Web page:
How to Estimate Task Duration When Planning Resources
Decide the Aim of the TaskIf you are wondering whether to plan longer general tasks or short precise ones there is no one right answer. It all depends on your team and the way they are used to work. As you can see from the infographic below about 60% of tasks planned with Ganttic are 1-14 days long. However, there is also a considerable amount of tasks that are shorter than one day and those that are longer than a month. If you are using resource planning software only for yourself and/or the management, and not for actually giving out tasks to your team, longer tasks might be it for you. If you need to guide and motivate your team through the resource planner, you might want to consider dividing those longer tasks into smaller ones. For example, you can plan a month-long task called "Website Design" or you can have four shorter tasks called "Wireframes and Site Architecture", "Visual Design", "Site Development", and "Site Testing" with the same sum time. That's actually the first step to task duration estimation - decide what the aim of the task will be.
If you have done that, you can move on to other things that can help you to estimate how long the task you are planning should be.
Go Back in Time
There’s nothing new in this world. If you are not planning resources for aliens who are trying to take over the moon then the task you are planning has probably been planned before. Or at least something like it. If you are using our resource planning software, you can use the filtering feature to find all the tasks with the same name as you are planning. If you don’t, you should check Ganttic out. Hehe. Anyway, if there are tasks like the one you are planning, find them and inspect them.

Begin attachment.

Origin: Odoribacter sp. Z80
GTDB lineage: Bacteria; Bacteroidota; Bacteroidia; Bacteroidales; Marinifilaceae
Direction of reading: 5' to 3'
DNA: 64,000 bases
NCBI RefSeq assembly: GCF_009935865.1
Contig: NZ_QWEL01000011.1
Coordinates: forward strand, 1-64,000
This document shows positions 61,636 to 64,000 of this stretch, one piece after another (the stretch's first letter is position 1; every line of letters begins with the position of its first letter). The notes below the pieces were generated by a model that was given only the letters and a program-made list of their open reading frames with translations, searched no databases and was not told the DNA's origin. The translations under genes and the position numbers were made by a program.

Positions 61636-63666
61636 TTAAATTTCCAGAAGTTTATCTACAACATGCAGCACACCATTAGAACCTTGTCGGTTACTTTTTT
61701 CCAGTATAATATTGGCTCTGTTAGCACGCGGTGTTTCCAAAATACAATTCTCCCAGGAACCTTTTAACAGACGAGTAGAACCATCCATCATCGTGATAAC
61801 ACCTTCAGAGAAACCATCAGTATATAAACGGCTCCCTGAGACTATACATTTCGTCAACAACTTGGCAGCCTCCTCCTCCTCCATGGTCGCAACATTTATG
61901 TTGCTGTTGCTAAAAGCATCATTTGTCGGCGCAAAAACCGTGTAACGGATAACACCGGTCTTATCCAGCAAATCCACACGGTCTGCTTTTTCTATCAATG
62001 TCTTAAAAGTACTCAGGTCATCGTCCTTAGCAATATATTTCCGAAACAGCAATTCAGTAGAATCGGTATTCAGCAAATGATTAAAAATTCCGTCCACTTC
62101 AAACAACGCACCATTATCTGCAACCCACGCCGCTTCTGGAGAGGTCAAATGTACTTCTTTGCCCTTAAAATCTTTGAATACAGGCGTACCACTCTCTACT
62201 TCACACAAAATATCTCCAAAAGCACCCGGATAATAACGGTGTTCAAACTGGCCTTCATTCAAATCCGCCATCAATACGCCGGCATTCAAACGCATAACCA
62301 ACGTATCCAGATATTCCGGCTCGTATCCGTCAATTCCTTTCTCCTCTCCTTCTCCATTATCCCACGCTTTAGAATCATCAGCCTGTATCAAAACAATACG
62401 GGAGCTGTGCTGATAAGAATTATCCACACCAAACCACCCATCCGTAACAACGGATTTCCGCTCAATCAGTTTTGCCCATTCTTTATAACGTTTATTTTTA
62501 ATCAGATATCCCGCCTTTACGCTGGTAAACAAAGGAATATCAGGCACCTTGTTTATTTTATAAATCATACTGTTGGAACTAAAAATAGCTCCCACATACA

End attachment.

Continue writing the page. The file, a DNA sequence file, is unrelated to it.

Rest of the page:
Use Used Time Feature
This one won’t help you right now if you aren’t using it yet but it will in the future. Ganttic allows you to track the actual time it took to complete a task. Meaning if you have planned a task and then when your team member has completed the task, they can write down the used time. Later, you can use a report to calculate the difference so you can see whether you are over or underestimating the time it takes to actually complete the task. Or you get to treat yourself because you had estimated the time right.
The Best and the Worst Case Scenario
If there really is no place to cheat from and you are planning for aliens to take over the moon think about both the best and the worst case scenario. The best case scenario being the time it would take if everything goes right and the worst case scenario the time it would take if everything goes wrong. And then take the middle road between those two.
Keep the Details in Mind
When estimating the best and the worst case scenarios keep the details in mind. Because the estimation is actually in the details. Think about how many people are connected to completing the task. As a rule, if there are more people involved the task will take longer. Think about the meetings that can affect the course of the task. If the client is involved at that stage, take it into consideration. Breakdowns of the equipment. The other tasks that need to be completed at the same time. The lightning bulb that might break. The fail that might get lost. Everything.
Whether or not you are new to resource planning be honest about the things that you don’t know. If you are working on something new and there isn’t much history to go on or you don’t completely understand everything, ask someone that does. People usually don’t mind helping you out. If there isn’t an older and wiser project manager around, you can try consulting with the person you are planning the task for. Or you can try Googling. That always helps.
As you can see, resource planning software can help you with many aspects of estimating tasks' length, and probably, there are even more ways to define how long the task you are planning should be. If you have some tricks and tips that aren't mentioned in the post - share them.